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Inside Climate News:

A fist in the air. Fukushima prefecture can be forgiven for using that symbol of protest after the nuclear disaster a decade ago. In the case of renewable energy firm Aizu Electric Power, however, its fingers are rainbow-colored.

Started in 2013 by Yauemon Sato, the head of an over 200-year-old, family-run sake brewery, Aizu Electric is a reaction to the unprecedented triple reactor meltdown March 11, 2011, that displaced over 160,000 people and created radioactive no-go zones that may last for generations. Aizu, a wholesale renewable energy company, aimed to wean the western region of Fukushima off of nuclear and fossil fuel-generated electricity, and juice the local economy by keeping the $100 million a year in electricity revenues from flowing out of the region.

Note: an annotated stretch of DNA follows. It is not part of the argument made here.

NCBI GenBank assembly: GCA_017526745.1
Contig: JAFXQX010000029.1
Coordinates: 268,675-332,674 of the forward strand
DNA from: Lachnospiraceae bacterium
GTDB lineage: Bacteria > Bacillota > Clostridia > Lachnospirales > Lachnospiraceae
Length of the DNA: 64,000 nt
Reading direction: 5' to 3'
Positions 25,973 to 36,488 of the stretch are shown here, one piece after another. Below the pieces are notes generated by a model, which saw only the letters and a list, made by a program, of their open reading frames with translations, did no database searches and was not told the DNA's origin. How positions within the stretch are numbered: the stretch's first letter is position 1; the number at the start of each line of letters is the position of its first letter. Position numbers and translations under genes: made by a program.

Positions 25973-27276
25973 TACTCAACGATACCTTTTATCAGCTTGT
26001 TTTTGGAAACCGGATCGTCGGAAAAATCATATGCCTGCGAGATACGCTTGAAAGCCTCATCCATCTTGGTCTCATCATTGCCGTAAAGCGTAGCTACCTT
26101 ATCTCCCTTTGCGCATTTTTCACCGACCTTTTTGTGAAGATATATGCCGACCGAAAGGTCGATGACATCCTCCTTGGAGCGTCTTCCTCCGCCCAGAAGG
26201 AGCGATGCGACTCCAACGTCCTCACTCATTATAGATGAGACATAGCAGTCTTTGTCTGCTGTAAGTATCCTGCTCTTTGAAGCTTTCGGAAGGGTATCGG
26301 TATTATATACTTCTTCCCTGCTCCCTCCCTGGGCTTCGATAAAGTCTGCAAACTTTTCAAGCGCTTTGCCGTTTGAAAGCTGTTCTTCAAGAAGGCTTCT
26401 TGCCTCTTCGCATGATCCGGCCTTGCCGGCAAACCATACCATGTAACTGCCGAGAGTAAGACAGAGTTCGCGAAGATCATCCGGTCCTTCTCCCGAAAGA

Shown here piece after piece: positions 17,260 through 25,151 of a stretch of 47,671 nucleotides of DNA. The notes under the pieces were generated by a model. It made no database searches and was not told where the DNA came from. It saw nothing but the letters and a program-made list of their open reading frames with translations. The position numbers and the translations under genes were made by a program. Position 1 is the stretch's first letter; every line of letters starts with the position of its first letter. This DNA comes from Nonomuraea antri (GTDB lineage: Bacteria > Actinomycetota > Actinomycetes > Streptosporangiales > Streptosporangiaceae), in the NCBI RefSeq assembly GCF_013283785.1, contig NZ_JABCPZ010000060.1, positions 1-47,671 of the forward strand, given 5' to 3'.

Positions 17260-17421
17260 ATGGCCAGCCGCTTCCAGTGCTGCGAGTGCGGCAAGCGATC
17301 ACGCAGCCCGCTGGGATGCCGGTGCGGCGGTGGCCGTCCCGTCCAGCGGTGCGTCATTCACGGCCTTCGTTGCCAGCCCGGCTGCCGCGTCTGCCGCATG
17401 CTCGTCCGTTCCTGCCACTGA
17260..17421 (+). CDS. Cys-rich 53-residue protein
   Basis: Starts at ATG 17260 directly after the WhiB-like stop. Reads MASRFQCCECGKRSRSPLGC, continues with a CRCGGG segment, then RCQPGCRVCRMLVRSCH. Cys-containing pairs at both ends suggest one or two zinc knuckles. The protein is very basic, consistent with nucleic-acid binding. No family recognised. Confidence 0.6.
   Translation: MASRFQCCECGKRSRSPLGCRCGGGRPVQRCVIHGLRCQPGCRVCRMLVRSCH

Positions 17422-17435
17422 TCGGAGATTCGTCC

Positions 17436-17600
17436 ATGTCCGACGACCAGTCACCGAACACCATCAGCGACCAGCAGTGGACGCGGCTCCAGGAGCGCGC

Today the company, whose local investors include banks, municipalities and individuals,  powers about 1,800 households, mainly from photovoltaic generation, making it the largest renewable energy firm in a prefecture known for its sake, rice, traditional arts and history. But its entire generating capacity, spread out over nearly 90 locations, is equal to less than 1 percent of that at a large nuclear- or fossil-fueled power plant of one gigawatt, in large part because of obstacles to accessing the transmission grid owned and operated by the incumbent utilities.

[James Simms]

More: After Fukushima, a Fundamental Renewable Energy Shift in Japan Never Happened. Could Global Climate Concerns Bring it Today?

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